The Heavener Runestone


In Heavener, Oklahoma stands a slab stone measuring twelve feet high, ten feet wide and sixteen inches thick with eight pecked runic characters feature -The Heavener Runestone. In the 1830’s Choctaw Indians saw the runic characters but could not read them because they were not Indian inscriptions. The 8 runes are in a straight line and about 6 to 9 inches high. Most Oklahoma residents saw the writing in the early 1800’s and suspecting it was an Indian word, they named the huge stone “Indian Rock.”

The rock is located in what is now known as the Heavener Runestone State Park and the government constructed a structure around it to protect it. To date, not only is the meaning of the letters questioned but also the authenticity of the huge rock is debated. Some interpretations indicate that the stone may have been used to symbolize property because it has the name �G.Nomedal” a Norwegian family name. Others interpret the inscriptions to read “Valley of Glome” or “Glomesdal” and believe that the name refers to an ancient Viking explorer. Another interpretation reads “Valley of the Gnomes” or “Glonesdal.”Gnomes refer to small mythical animals that ancient Norse believe existed. Nevertheless the gorgeous ravine where the slab is located does in several ways resemble places that ancient Vikings believed Gnomes lived.


Recent research on the Heavener Runestone indicates that it may be about 400 years older than it was first thought. Previous interpretation showed that it could have been discovered on 11th November 1012.But it now appears that, it was not a date, but a boundary sign that was made as early as six hundred A.D.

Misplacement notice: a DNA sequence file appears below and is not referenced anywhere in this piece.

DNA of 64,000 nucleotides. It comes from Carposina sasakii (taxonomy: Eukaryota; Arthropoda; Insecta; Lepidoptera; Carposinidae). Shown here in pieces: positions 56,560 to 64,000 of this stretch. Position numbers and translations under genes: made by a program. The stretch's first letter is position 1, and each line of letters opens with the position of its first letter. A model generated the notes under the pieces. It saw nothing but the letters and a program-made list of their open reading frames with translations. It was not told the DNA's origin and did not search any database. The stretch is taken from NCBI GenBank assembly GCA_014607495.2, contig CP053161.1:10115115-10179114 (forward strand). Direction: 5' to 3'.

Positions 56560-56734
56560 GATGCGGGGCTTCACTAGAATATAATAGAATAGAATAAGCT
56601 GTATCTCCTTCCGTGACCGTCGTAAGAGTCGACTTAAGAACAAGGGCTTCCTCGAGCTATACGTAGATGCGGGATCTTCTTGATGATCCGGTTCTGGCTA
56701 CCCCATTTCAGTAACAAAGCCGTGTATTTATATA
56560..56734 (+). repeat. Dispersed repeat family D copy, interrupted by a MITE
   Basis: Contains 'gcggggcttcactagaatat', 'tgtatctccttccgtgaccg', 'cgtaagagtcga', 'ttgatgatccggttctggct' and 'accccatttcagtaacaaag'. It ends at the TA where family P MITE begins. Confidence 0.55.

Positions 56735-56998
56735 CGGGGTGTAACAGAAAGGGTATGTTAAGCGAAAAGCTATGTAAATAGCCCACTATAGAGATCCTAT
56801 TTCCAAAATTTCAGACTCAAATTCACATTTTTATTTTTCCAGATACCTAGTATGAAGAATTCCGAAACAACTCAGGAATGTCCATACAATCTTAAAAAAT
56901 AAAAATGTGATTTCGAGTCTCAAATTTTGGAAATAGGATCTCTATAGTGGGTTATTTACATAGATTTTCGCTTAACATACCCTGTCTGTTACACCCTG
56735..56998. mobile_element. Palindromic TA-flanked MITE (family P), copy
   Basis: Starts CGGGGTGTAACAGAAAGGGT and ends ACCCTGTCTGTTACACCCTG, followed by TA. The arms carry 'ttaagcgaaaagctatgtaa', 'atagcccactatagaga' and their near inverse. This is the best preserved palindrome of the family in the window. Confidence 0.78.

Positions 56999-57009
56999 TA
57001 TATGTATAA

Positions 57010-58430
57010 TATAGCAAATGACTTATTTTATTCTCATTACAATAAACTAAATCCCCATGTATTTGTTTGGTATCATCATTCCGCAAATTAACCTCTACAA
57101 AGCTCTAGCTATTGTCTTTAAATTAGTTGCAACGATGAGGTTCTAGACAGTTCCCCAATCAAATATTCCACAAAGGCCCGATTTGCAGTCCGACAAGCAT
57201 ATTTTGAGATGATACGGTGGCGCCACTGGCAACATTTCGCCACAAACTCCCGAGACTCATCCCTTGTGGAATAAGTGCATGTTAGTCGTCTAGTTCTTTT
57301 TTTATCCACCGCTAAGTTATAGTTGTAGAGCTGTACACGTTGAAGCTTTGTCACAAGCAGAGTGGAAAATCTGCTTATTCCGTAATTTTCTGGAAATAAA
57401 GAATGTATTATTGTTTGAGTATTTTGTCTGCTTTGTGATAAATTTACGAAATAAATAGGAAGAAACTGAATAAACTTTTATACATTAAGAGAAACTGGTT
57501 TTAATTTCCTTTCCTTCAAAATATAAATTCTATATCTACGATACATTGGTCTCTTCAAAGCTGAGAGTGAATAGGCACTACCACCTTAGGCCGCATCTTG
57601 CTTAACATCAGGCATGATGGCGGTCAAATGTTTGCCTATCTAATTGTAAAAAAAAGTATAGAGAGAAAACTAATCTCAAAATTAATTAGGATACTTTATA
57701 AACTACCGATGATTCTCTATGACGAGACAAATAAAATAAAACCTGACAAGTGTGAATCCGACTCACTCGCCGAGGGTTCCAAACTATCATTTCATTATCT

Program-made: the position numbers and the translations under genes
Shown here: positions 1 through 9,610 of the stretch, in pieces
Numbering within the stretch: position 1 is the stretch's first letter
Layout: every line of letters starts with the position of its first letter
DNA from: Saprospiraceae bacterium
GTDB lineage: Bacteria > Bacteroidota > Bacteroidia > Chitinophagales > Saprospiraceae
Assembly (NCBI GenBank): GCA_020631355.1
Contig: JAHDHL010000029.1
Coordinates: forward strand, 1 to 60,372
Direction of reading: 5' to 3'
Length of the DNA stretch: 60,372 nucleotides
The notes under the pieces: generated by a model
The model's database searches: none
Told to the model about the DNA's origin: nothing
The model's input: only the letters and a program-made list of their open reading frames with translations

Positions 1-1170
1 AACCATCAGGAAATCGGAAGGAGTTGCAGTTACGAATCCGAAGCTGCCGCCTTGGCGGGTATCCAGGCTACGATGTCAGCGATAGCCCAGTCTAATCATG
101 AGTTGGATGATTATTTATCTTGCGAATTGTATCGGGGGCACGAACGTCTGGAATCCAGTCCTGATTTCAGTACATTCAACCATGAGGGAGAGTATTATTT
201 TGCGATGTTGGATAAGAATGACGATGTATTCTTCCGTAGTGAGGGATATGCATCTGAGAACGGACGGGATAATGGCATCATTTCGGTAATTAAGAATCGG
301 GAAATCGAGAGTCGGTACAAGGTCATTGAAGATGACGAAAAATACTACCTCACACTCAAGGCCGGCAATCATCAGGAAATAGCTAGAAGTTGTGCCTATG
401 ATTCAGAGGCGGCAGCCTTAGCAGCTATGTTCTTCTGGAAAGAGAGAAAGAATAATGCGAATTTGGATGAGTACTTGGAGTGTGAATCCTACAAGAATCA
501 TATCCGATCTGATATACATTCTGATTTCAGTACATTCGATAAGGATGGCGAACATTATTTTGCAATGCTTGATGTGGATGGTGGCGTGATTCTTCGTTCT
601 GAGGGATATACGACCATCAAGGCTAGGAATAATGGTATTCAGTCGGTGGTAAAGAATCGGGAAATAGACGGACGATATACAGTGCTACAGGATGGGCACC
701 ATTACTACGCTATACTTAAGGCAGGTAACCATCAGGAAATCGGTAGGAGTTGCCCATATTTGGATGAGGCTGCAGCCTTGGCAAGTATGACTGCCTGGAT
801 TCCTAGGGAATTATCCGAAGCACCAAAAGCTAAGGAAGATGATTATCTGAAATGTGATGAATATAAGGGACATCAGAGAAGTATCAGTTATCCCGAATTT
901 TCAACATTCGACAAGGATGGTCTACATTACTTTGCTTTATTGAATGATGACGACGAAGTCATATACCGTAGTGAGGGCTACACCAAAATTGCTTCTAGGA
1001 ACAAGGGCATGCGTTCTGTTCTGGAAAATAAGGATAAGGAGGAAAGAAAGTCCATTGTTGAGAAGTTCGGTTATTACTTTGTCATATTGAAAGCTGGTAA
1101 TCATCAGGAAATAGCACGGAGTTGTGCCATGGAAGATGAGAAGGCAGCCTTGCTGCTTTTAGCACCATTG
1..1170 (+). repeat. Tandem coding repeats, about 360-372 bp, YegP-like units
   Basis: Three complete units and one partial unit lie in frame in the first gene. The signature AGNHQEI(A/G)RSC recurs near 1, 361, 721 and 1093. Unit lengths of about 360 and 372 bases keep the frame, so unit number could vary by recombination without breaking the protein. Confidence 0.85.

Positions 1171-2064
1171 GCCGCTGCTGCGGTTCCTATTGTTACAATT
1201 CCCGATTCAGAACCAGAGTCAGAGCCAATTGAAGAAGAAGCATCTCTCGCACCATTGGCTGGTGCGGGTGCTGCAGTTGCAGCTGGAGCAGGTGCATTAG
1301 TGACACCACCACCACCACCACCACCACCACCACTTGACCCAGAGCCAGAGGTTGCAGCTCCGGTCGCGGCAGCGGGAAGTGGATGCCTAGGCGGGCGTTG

According to local history the Runestone was first discovered by Choctaw Indians who were on a hunting party in the 1830’s. The residents of the area called the odd rock the “Indian Rock”. But it was not until 1923 when Carl F. Kemmere sent a copy of the characters on the stone to the Smithsonian institution that the letters were identified as runic.

The Poteau Mountain where it sits was given the name by French trappers. The mountain was part of an Indian Territory that was handed over to the Choctaw Community when they were ejected from Mississippi to present Oklahoma. Europeans first began settling in the region in the 1870’s.According to a statement signed by Wilson king’s son he saw the stone before 1874, but the earliest eyewitnesses on record was Luther Capps who saw the stone in 1898.


The huge stone known as the Heavener Runestone is now the focal point of a National park In Oklahoma. And to insinuate that the story of Vikings round ancient Oklahoma is controversial would be an understatement. Scientists do not consider the �Indian rock’ as an authentic artifact of the Viking period. Other people however, strongly believe that the carving is over 1000 years old.

World attention was first drawn to the mysterious rock several decades ago by Mrs. Gloria Farley. Her relentless belief turned what was a mere stone into the high point of a state park. Runestone was a little known artifact until Mrs. Farley turned her childhood passion into a lifetime study. She heard of the odd inscriptions on the rock and arranged for a guide to take her to the stone. After deep consultations with ancient languages students, Mrs. Gloria was convinced that the Heavener Runestone was left behind by Norse explorers.

She first visited the stone in 1928 as a little girl and then returned in 1951, fully determined to solve all the mysteries surrounding it. Her study and that of other students she helped bring to the site, was mainly aimed at proving that the Vikings inscribed the Heavener Runestone in the eleventh century. A Smithsonian institution identified the 8 carved letters as Scandinavian and interpreted them as “Gnomedal” meaning sundial or a monument valley. However in 1986 a scholar from the University of Denmark Dr. Richard Nielson translated the characters as “GLOMEDAL”, meaning the Glome’s Valley.